Aspen electeds shoot down pay raises
The idea of giving Aspen’s elected officials a pay increase was shot down Monday when a majority of City Council members voted to kick the can to their successors to decide if future political leaders should earn a living wage.
Council members and the mayor have not seen a pay raise for 18 years, which is why an increase of $200 per month was on the table.
Council members currently make an annual salary of $20,700 and the mayor $27,900, plus health insurance benefits.
The five members currently serving on council are either self-employed or retired and live in free-market housing each valued at between $500,000 and $5 million. Collectively, their residential properties are valued at more than $13.5 million.
“I think it’s a little financially hubristic for all of us and our situations to stand up here and not try to tackle this on a level of substance,” said Councilman Adam Frisch, adding that serving in public office is a honor but that only goes so far; it doesn’t pay the rent, mortgage or a ski pass.
Frisch, whose second and final four-year term is drawing to a close, brought the pay increase forward to his colleagues.
He argued that council salaries should be increased to roughly $30,000 and the mayor’s salary to around $40,000 — to adjust for inflation since 2001.
Frisch said compensation should continue to be adjusted and indexed to reflect inflation. Adjusting the pay rate for elected officials would draw a wider variety of candidates who, if elected, wouldn’t have to rely on a full-time job and try to fulfill what is at least a 20-hour-a-week job.
A more diverse set of candidates would give better representation on council, specifically working-class citizens who have children in the school system or live in deed-restricted housing, Frisch noted.
Prior to Monday’s meeting, City Attorney Jim True suggested a more modest pay increase at the direction of Mayor Steve Skadron.
At first reading on a proposed ordinance increasing pay by $200 a month, council voted 3-1 on a motion made by Councilman Ward Hauenstein to table the proposal.
He said $200 per month doesn’t do justice to the position, adding that it’s inappropriate for the current council to decide how much future ones should make, citing the lame-duck session underway until newly electeds take office in June.
“I fully support a raise in pay. … The amount of time put into this position warrants more pay,” Hauenstein said. “It’s a losing proposition monetarily to serve on City Council for all of the stress and everything else associated with it. I would support something more in line with the cost of living increase … (but) I do not feel it is proper for us at this point to make a decision. I want a more robust discussion on this.”
Hauenstein was able to get support from Skadron and Councilwoman Ann Mullins to kill the ordinance. Councilman Bert Myrin was absent.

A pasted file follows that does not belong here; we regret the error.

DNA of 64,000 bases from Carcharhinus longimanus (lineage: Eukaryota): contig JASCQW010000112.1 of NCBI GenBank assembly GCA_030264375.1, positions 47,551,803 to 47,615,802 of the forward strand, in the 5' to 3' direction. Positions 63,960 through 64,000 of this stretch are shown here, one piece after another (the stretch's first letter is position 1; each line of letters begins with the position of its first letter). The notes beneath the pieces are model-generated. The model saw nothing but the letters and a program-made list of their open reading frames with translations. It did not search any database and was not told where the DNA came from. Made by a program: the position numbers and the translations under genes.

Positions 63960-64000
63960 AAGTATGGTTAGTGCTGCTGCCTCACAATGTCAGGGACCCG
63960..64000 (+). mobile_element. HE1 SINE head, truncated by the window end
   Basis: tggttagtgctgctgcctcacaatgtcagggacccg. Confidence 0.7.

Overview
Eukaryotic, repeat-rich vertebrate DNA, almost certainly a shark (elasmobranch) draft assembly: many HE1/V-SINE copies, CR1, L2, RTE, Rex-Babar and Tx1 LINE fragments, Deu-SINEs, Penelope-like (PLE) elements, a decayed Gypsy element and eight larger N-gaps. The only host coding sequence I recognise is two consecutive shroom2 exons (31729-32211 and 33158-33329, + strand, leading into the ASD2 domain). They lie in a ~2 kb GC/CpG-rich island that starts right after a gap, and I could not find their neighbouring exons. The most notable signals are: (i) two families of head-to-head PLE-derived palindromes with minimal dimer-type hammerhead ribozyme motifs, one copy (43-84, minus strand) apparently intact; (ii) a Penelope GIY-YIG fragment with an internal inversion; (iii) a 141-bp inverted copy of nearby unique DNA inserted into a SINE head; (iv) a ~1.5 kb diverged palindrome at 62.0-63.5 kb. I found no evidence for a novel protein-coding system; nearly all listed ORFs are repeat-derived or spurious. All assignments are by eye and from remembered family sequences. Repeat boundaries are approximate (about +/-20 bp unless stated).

“It is an important enough discussion to have a full council seated and have a robust conversation to move forward with any kind of salary adjustment,” Mullins said. “I think a decision tonight is premature.”
Frisch had hoped for further consideration among his colleagues and dialogue with the public before the second reading of the ordinance, which would have been during a special meeting May 6.
The bump in pay would’ve benefited incoming council members Skippy Mesirow and Rachel Richards, along with mayor-elect Torre; they will be sworn in on June 10.
Before salaries were raised 18 years ago, council members earned $14,400 and the mayor $20,700. It was the first pay raise Aspen’s public officeholders had received since 1996.
By comparison, Pitkin County commissioners receive $84,665 a year, which is established by the state Legislature.
When comparing salaries of elected officials in other ski resort towns, Aspen lands in the middle. The most a mayor or a council member makes in the region is in Park City, Utah, where the position commands $44,477 and $22,975 a year, respectively.
In Colorado ski towns, the next closest salary comparison to Aspen is Snowmass Village where the mayor makes $1,700 a month and council $1,200. Those salaries also include a $500 monthly stipend to be used for health insurance. The Snowmass Town Council voted “yes” on a pay raise in May 2018.
Aspen’s mayor currently makes $2,325 a month and council $1,700.
Roaring Fork Valley natives Emily Ridings and Nikki Ferry have come full circle when it comes to dance. Both studied dance with Aspen Santa Fe Ballet (ASFB) as kids, continued their training with other prominent schools, and now return this weekend, as ASFB presents “The Nutcracker” at Aspen District Theater.